Midnight at the Shelter by Nanci Turner Steveson

Hello, Nanci Turner Steveson! Happy, happy Monday! Welcome back to Watch. Connect. Read.! I’m grateful you’re back to share Christina Hess’s cover illustration and Kathy Lam’s cover design for Midnight at the Shelter, your fourth fabulous middle-grade novel! Please take us on a tour of the cover! 

Nanci Turner Steveson: Thank you, Mr. Schu! I absolutely LOVE this cover! It says everything. I mean look at those adorable characters coming at you — you can tell they are on a Very Important Mission, right? And they are. They have a shelter full of dogs to save and it’s the middle of the night. What could possibly be happening? So many questions, but this illustration makes me want to jump right into the scene and go with them. That’s the main character, MahDi (pronounced Ma Deé) front and center. He’s a three-legged rescue dog from Thailand who looks like a cute baby fox and is a real dog, the beloved sidekick of my vet. MahDi is small in stature, and he may only have three legs, but he is large and in-charge inside, with a heart of gold and a job pairing people with pets that he takes very seriously. The other two on the cover, lovable-beyond-belief terrier Ozzie on the left, and the toothless, tailless, one-eyed cat, Domino on the right, are MahDi’s real-life partners in crime. All three came from different shelters around the world. In fact, all the dogs and cats in the book were based on real-life rescues and their stories will melt your heart.

Imagine you’re booktalking Midnight at the Shelter to 200 5th graders! What do you share with them?

Nanci Turner Steveson: The inspiration for this story came to me in an unusual way. My vet, known as MomDoc in the book, and I were at the same social event when she approached me and said she had an idea for a book for kids. As an author of books for children this happens fairly frequently so I listened to her (thinking she wanted to write the book and just wanted to share her idea with me) but when she told me the end of the story, I gasped and said, “Oh, my, I have to write that book!” Three years later, here we are, with MahDi and Ozzie and Domino ready to take readers on the adventures of a lifetime. I mean, there is friendship and puppy-love, mountains to climb, bikes to chase, midnight escapades, games of Rodeo in the street, and souls both lost and found. This book is a true testament to the power of love between animals and humans, and a reminder that there are shelters full of dogs and cats, chinchillas and bunnies, parakeets and turtles, all waiting for Just the Right Home. I can’t wait for kids and adults alike to dive into MahDi’s world and meet everyone!

Please finish the following sentence starters:

Dogs and cats are like peanut butter and jelly. Completely opposite, offering two totally different textures and flavors, satisfying different needs in different humans, but mix them together and wrap them in soft hearts and yum, yum, you’ve got a Love Sandwich!

Story is everywhere. Seriously. We look for story in everything. Story is how we have survived as a species. It’s how we connect with each other, how we stay safe or find courage. Story is how we learn about each other. It’s how we fall in love and make friends. It’s how we learn what matters to us and what doesn’t. We learn the history of a rescue dog and we know that’s the one for us because her story filled a little hole in our heart. We learn about someone else’s struggles, and because of their story, we know we want to help people who are less fortunate.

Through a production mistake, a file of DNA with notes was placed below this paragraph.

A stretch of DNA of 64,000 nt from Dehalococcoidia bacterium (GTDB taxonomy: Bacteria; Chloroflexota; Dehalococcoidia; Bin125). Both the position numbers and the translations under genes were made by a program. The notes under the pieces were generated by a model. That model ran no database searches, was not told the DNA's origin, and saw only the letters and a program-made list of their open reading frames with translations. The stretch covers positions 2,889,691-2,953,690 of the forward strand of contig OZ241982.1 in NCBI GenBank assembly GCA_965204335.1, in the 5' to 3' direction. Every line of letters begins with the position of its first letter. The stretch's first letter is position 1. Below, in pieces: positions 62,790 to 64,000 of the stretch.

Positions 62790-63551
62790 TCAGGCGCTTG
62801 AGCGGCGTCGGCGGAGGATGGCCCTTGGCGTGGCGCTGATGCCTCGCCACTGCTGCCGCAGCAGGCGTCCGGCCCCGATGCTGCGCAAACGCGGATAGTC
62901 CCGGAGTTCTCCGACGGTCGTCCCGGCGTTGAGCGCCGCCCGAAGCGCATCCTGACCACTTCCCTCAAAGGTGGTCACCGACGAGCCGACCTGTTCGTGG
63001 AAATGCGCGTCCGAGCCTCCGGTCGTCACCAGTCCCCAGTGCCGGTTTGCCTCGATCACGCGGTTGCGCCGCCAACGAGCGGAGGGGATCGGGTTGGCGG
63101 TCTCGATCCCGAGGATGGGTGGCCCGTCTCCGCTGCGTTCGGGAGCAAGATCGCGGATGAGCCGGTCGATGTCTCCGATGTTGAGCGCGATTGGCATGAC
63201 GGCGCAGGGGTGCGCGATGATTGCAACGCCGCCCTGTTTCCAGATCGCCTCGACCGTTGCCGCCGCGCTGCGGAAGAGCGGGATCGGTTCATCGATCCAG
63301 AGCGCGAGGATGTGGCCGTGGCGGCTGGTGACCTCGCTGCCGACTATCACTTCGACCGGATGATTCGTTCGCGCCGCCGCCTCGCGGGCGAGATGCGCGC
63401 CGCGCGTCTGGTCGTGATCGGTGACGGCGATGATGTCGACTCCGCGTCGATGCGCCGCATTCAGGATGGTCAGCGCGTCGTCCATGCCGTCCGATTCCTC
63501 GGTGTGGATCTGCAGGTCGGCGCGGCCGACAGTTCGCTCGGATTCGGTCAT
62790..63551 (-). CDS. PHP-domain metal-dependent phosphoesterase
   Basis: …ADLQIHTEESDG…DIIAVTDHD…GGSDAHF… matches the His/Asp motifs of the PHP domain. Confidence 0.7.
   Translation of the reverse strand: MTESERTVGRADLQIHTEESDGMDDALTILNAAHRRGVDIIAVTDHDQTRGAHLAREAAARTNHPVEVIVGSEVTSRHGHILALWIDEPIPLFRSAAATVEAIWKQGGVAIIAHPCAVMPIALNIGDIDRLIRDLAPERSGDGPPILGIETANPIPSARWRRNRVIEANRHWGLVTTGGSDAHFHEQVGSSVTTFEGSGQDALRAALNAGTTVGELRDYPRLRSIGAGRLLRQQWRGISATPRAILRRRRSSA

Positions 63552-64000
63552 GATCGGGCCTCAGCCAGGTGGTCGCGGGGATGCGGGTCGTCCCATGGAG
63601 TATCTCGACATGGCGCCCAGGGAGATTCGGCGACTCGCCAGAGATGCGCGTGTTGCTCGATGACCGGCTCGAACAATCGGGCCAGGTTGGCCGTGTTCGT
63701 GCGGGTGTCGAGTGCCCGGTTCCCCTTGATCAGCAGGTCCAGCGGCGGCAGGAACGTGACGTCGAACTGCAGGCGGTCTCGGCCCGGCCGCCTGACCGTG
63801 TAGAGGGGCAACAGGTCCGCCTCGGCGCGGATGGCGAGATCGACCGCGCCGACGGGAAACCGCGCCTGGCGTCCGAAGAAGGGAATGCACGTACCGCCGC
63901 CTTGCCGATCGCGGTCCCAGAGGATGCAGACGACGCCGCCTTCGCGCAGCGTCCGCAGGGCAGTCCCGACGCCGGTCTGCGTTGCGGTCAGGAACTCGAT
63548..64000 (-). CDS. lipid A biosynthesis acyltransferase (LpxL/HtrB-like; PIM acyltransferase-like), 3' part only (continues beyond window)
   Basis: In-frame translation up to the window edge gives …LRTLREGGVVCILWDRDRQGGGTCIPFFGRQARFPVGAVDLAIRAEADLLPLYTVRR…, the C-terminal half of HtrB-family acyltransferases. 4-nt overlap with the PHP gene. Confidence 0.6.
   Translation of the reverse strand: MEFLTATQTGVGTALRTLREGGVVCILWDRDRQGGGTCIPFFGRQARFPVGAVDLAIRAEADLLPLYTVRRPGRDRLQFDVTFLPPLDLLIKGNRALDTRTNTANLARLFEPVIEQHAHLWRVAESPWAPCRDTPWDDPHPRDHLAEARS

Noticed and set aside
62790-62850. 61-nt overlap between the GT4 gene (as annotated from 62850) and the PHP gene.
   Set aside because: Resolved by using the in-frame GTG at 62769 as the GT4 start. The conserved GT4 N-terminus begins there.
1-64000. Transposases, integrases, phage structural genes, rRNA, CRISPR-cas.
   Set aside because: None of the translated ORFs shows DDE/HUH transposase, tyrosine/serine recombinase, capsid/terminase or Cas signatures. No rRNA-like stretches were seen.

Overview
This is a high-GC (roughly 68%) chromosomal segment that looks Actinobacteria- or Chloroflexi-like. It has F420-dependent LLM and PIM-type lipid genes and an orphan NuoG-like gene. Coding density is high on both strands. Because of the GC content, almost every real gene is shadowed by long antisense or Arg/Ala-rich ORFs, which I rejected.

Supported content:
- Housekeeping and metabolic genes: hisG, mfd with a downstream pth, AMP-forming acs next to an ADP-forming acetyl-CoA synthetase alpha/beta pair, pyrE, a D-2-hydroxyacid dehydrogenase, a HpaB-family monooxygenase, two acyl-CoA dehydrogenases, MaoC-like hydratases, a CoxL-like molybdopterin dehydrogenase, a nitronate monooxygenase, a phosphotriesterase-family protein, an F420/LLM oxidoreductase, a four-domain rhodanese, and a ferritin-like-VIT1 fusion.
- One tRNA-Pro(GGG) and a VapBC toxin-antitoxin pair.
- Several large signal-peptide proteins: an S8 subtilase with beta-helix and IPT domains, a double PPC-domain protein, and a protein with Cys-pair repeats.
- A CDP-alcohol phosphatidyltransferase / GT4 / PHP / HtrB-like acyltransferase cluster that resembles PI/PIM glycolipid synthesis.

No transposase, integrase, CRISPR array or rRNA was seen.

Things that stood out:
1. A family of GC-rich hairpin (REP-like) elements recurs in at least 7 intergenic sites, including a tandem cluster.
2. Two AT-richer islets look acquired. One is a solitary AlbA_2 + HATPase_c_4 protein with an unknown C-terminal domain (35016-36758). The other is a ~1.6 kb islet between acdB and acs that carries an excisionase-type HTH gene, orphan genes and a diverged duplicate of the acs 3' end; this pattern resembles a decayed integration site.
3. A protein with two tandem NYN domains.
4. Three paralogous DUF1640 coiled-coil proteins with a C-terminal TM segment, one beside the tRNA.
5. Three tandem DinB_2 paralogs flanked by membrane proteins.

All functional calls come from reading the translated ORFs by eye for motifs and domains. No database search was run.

Stories show us how to overcome obstacles, like avoiding the hungry tiger, or protecting ourselves from a tornado, and seeing how to deal with grief and loss.

Stories build us up and give us a sense of wonder.

Stories are bonfires and bedtime.

Friendship and family.

History and possibility.

Roots and branches.

Stories are everything.

Come sit beside me, I have a story to share.

(That is beautiful, Nanci!) 

John Schu, you should have asked me about how tricky it was to learn how to tell a story through the point-of-view of a dog. Lots of dogs. And a sassy cat. It wasn’t easy, I spent a good amount of time sitting under tables at restaurants, trying to see what the world looked like from that perspective (true story!). I brought the real MahDi and Ozzie to my house to sit with me and my own rescue dog, Sufi, while I wrote (I invited Domino but, being a cat, he declined). I even stuck my head out the passenger side window in a car going down the highway a few times and while my ears didn’t fly behind me like a dog’s, my lips kind of blubbered and it was fun!

But the truth is, once I got deep into this and started telling the stories of all these animals MomDoc and I knew and loved, the voice flew from my heart. This is my fourth published book and while I love my characters from all of them (don’t tell, but we still chat), having the privilege of speaking on behalf of shelter animals waiting to be found was a profound honor. I’m still pinching myself.

Nanci Turner Steveson grew up with a book in one hand, the reins of a pony in the other. An author of four middle grade novels (HarperCollins) she is also the education director for a professional theatre in Jackson, Wyoming. Nanci is a lifelong horse-girl and can name every type of wildflower and tree that grows on the mountain she explores on her horse alongside her 100 lb rescue dog, Sufi. Nanci is on the board of Jackson Hole Writers and runs the Almost Authors writing camp and conference for kids. She is dedicated to getting books in the hands of the homeless, and homes for all the abandoned dogs and cats in the world. 

Look for Midnight at the Shelter on November 1, 2022. Pre-order here


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